Besides the misleading memo, the PPP survey looks sound in terms of demographic findings, at least compared to the last midterm election. Whites make up the overwhelming proportion of the electorate, with older voters being over-represented in comparison to the general population.

But one data point stands out for diverging remarkably from past Senate results: self-identified partisan identification.

At the time the poll was conducted, PPP found 53% of likely 2014 Senate voters calling themselves Democrats, with only 37% identifying as Republican (11% identifed as Independent). Put another way, Democrats hold a 16-pt party I.D. advantage over Republicans (matching the party's advantage in deep blue states like Vermont, California, New Jersey, and Illinois). It's that advantage that explains how McConnell trails Grimes overall, despite winning more of his own base, more crossover support from the opposing party, AND more Independents.

Such a high Democratic partisan identification advantage in Kentucky wouldn't be all that surprising in a survey of REGISTERED voters, as Lake Research Pollster Matt McDermott notes. Democrats have held a large, long-term advantage in partisan registration for years in Kentucky. But in actual elections, that registration advantage has evaporated, sometimes significantly. Consider the chart below:


Monday, October 14, 2013

Monmouth, Rutgers-Eagleton Final NJ Senate Polls Disagree On Strengh Of Lonegan Surge

Conservative heavyweights that you wouldn't expect to see campaigning for Republicans in blue New Jersey, like Rick Perry, Rand Paul, and Sarah Palin, began descending on the state in mid-September, about the same time Lonegan's polling rise began. From left to right, photo courtesy of John Munson/The Star-Ledger, Ruby Cramer/Buzzfeed, and Julio Cortez/A.P.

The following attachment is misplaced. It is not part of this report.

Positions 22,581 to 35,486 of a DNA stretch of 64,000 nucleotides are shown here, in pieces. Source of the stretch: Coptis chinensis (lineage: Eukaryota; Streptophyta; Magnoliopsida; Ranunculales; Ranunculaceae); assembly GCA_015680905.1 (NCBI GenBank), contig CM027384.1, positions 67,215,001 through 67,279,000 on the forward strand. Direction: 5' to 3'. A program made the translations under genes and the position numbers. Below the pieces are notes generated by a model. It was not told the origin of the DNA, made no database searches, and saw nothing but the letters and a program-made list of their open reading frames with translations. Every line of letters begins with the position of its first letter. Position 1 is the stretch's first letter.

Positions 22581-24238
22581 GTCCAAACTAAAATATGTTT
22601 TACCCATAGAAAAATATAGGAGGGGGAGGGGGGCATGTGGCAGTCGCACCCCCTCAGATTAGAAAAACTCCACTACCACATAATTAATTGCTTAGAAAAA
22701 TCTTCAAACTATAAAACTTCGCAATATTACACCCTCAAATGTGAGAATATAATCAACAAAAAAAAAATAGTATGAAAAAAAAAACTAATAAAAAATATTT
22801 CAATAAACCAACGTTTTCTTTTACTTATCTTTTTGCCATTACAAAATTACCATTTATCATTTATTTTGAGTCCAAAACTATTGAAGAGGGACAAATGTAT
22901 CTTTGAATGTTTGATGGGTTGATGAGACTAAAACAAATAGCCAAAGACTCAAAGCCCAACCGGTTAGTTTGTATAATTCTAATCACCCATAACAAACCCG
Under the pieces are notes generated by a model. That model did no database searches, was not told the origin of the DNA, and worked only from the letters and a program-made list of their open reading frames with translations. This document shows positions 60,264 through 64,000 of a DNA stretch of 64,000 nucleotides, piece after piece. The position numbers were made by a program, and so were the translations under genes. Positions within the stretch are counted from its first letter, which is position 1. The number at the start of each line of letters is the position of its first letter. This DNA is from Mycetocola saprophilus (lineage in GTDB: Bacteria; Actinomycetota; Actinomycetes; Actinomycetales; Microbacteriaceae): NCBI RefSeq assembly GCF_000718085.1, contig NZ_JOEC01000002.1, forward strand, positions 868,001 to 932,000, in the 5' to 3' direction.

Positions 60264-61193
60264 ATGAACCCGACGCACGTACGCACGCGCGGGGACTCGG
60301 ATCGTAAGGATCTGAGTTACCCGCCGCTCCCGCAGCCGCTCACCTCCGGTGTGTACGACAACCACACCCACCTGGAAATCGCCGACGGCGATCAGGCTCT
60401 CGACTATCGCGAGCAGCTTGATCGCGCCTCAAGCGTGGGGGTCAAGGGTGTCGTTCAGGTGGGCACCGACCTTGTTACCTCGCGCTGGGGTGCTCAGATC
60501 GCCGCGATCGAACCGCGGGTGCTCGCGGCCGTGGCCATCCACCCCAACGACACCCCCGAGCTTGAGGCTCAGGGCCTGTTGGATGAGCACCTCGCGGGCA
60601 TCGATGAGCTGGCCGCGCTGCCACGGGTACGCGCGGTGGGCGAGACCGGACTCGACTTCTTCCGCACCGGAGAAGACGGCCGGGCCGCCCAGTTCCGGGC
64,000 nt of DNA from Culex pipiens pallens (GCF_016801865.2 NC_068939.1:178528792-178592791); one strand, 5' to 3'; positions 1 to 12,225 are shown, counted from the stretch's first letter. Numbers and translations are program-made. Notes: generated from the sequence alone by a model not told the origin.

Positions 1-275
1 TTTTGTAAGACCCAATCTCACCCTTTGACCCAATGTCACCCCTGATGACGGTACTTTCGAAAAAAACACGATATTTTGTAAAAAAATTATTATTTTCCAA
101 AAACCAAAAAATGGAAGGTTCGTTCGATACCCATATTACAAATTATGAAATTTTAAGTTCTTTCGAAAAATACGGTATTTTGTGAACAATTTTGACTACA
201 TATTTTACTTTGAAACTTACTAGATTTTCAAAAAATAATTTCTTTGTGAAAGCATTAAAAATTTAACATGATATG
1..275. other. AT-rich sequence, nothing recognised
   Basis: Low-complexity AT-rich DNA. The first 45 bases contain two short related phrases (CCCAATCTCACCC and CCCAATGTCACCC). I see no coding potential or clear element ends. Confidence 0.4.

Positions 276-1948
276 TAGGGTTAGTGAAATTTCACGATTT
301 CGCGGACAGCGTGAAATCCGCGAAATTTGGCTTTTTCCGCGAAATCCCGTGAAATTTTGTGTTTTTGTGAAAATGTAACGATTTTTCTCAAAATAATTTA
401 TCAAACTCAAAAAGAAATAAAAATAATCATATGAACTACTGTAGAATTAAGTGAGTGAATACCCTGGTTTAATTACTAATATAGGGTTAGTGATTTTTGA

The New Jersey special Senate election set by Governor Chris Chrstie last spring for a random weekday in October is finally upon us. And if you're the Booker campaign, you're probably thanking your lucky stars it's over. If you're the Lonegan campaign, you're wishing there was more time.

That's because the trajectory in the special Senate race is clear: Republican Steve Lonegan has cut his initial deficit against Cory Booker in half.

Fortunately for Booker, his initial lead was substantial enough (about 20-22 points, according to Huffington Post Pollster) to sustain a fall. With the race coming to a close, he now leads an average 52-41%.

Today alone, with 48 hours remaining before polls close in New Jersey, two new surveys have been released, with Monmouth giving Steve Lonegan his best result to date (52-42%), while Rutgers-Eagleton finds Cory Booker winning by a landslide 58-36%.

Monmouth University has released four surveys on the special New Jersey Senate race since June, with Lonegan making steady progress in each (from Booker +16, to +16, to +13, to +10 now). Rutgers-Eagleton's two surveys on the race agree with Monmouth in finding Lonegan making gains since September, though Booker's lead over Lonegan was always much more formidable according to their numbers (from +35 to +22 now). For the record, recent polls from Stockton University, Rasmussen, and Quinnipiac tend to line-up more with Monthouth's latest overall finding.